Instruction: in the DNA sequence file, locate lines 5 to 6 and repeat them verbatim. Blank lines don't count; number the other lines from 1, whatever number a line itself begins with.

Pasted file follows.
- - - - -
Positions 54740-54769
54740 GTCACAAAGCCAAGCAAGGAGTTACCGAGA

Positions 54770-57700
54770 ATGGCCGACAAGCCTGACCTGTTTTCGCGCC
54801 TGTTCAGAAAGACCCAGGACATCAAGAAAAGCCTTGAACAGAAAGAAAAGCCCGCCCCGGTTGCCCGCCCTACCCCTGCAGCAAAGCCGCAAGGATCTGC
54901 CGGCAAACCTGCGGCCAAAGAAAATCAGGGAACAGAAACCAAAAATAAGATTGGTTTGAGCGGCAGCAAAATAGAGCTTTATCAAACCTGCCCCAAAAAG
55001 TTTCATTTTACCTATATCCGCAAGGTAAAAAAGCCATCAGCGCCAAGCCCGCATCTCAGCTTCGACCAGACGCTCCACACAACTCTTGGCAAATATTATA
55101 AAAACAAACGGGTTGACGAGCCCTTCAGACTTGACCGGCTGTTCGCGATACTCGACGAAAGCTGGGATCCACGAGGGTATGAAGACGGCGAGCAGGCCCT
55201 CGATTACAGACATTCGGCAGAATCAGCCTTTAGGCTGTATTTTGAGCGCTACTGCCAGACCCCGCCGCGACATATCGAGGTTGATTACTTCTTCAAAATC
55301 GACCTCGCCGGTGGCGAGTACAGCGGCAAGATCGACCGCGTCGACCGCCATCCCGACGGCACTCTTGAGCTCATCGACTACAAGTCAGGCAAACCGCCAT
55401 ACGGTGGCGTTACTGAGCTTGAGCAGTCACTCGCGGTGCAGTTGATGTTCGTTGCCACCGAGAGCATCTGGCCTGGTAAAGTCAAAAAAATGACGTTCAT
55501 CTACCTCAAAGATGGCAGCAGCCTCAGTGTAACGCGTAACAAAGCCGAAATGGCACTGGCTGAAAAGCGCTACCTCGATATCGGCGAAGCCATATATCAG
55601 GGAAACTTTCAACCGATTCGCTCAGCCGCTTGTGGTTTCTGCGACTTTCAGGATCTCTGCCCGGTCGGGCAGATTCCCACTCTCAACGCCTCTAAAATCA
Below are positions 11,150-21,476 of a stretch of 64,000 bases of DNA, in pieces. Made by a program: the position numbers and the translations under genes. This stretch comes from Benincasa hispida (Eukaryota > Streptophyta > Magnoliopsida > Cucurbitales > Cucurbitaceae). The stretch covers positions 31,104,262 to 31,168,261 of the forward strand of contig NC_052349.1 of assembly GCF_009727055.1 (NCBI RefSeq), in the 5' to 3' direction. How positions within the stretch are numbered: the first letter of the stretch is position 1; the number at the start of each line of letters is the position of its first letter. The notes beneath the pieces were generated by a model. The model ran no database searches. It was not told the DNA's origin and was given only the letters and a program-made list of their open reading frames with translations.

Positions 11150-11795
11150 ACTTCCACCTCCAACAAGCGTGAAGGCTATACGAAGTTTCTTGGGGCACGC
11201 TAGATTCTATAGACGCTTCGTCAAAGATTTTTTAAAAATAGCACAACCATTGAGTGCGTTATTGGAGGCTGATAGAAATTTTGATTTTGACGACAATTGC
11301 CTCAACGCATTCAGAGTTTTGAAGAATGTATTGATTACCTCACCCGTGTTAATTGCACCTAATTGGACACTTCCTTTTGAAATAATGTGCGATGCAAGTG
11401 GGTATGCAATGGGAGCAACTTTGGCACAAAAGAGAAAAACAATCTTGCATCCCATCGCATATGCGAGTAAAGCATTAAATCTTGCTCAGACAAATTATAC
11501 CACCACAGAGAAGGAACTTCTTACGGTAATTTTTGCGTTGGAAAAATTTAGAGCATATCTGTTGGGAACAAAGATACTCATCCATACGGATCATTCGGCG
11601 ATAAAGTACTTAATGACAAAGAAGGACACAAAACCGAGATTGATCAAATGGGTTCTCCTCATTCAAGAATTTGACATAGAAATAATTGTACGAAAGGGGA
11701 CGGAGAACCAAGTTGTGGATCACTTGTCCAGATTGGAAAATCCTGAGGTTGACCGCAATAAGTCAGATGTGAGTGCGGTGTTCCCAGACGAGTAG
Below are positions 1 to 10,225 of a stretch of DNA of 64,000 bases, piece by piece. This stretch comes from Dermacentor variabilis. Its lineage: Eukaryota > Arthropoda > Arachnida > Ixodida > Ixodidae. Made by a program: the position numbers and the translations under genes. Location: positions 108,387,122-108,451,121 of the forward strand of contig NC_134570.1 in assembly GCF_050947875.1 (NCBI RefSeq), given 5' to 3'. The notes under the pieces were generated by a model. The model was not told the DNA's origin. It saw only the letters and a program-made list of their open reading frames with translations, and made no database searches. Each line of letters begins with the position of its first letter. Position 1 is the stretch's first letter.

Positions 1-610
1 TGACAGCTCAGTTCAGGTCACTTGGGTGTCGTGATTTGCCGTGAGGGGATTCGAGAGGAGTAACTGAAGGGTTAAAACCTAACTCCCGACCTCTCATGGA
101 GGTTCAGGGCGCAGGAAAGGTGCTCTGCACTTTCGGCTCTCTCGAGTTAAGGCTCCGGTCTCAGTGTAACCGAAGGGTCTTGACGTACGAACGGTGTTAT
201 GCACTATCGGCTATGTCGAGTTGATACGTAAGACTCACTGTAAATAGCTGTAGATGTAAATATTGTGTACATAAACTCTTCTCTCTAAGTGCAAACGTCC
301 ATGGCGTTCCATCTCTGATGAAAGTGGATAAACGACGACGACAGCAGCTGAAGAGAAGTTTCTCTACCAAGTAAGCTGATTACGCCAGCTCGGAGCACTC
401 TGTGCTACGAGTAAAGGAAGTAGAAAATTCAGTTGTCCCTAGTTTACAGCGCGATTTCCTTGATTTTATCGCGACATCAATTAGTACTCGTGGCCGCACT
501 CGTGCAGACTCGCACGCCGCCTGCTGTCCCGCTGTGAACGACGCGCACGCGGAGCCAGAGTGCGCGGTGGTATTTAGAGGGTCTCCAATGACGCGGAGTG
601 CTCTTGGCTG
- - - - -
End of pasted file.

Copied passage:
54801 TGTTCAGAAAGACCCAGGACATCAAGAAAAGCCTTGAACAGAAAGAAAAGCCCGCCCCGGTTGCCCGCCCTACCCCTGCAGCAAAGCCGCAAGGATCTGC
54901 CGGCAAACCTGCGGCCAAAGAAAATCAGGGAACAGAAACCAAAAATAAGATTGGTTTGAGCGGCAGCAAAATAGAGCTTTATCAAACCTGCCCCAAAAAG